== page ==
Mondaq Ltd and/or its respective suppliers make no representations about the suitability of the information contained in the documents and related graphics published on this server for any purpose. All such documents and related graphics are provided "as is" without warranty of any kind. Mondaq Ltd and/or its respective suppliers hereby disclaim all warranties and conditions with regard to this information, including all implied warranties and conditions of merchantability, fitness for a particular purpose, title and non-infringement. In no event shall Mondaq Ltd and/or its respective suppliers be liable for any special, indirect or consequential damages or any damages whatsoever resulting from loss of use, data or profits, whether in an action of contract, negligence or other tortious action, arising out of or in connection with the use or performance of information available from this server.

The documents and related graphics published on this server could include technical inaccuracies or typographical errors. Changes are periodically added to the information herein. Mondaq Ltd and/or its respective suppliers may make improvements and/or changes in the product(s) and/or the program(s) described herein at any time.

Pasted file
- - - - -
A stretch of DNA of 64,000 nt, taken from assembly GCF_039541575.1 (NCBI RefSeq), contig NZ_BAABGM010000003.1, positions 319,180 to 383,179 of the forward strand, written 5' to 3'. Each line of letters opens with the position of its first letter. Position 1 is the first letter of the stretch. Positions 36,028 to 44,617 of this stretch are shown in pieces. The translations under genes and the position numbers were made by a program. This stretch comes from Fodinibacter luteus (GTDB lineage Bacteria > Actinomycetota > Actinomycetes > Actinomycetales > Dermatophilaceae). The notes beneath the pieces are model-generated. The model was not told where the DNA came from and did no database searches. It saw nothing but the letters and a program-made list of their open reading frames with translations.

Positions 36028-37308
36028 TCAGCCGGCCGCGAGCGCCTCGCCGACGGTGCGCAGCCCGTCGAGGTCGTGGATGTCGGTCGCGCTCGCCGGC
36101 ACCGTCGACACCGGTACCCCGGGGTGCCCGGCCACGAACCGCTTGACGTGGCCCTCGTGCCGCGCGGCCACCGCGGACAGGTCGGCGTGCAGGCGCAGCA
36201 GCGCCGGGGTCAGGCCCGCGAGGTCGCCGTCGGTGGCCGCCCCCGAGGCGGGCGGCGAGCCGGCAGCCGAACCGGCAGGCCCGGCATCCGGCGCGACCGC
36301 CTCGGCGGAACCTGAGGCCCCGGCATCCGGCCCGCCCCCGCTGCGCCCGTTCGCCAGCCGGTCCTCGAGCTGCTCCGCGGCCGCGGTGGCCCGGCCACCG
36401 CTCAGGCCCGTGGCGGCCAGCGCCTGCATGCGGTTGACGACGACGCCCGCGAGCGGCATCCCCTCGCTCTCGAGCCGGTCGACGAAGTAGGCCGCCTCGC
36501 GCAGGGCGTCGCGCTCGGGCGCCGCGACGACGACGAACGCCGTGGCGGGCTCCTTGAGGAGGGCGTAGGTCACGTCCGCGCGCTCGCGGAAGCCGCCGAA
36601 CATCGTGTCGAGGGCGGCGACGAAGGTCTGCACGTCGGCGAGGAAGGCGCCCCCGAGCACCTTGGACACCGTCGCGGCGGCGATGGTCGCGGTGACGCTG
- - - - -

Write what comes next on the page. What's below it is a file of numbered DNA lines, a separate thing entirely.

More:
Mondaq Ltd requires you to register and provide information that personally identifies you, including what sort of information you are interested in, for three primary purposes:

  • To allow you to personalize the Mondaq websites you are visiting.
  • To enable features such as password reminder, newsletter alerts, email a colleague, and linking from Mondaq (and its affiliate sites) to your website.
  • To produce demographic feedback for our information providers who provide information free for your use.